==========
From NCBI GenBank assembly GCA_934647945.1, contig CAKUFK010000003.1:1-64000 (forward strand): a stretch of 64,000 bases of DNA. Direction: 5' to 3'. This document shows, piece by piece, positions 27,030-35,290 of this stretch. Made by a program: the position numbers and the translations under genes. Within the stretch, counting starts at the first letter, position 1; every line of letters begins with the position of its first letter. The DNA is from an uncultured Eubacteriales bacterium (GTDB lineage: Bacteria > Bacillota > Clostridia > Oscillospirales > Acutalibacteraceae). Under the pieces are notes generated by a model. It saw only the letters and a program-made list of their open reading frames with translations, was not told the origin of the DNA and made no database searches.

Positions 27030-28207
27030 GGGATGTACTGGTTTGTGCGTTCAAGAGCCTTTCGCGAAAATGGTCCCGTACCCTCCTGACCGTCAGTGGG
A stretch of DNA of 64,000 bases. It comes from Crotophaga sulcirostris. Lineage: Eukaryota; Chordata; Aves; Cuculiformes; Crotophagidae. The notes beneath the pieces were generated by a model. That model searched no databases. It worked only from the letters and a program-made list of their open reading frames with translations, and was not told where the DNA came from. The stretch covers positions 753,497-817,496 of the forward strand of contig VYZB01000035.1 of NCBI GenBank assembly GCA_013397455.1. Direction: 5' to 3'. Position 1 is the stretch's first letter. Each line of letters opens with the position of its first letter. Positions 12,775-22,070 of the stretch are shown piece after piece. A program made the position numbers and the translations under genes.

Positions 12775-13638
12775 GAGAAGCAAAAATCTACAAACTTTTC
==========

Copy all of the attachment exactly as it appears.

From NCBI GenBank assembly GCA_934647945.1, contig CAKUFK010000003.1:1-64000 (forward strand): a stretch of 64,000 bases of DNA. Direction: 5' to 3'. This document shows, piece by piece, positions 27,030-35,290 of this stretch. Made by a program: the position numbers and the translations under genes. Within the stretch, counting starts at the first letter, position 1; every line of letters begins with the position of its first letter. The DNA is from an uncultured Eubacteriales bacterium (GTDB lineage: Bacteria > Bacillota > Clostridia > Oscillospirales > Acutalibacteraceae). Under the pieces are notes generated by a model. It saw only the letters and a program-made list of their open reading frames with translations, was not told the origin of the DNA and made no database searches.

Positions 27030-28207
27030 GGGATGTACTGGTTTGTGCGTTCAAGAGCCTTTCGCGAAAATGGTCCCGTACCCTCCTGACCGTCAGTGGG
A stretch of DNA of 64,000 bases. It comes from Crotophaga sulcirostris. Lineage: Eukaryota; Chordata; Aves; Cuculiformes; Crotophagidae. The notes beneath the pieces were generated by a model. That model searched no databases. It worked only from the letters and a program-made list of their open reading frames with translations, and was not told where the DNA came from. The stretch covers positions 753,497-817,496 of the forward strand of contig VYZB01000035.1 of NCBI GenBank assembly GCA_013397455.1. Direction: 5' to 3'. Position 1 is the stretch's first letter. Each line of letters opens with the position of its first letter. Positions 12,775-22,070 of the stretch are shown piece after piece. A program made the position numbers and the translations under genes.

Positions 12775-13638
12775 GAGAAGCAAAAATCTACAAACTTTTC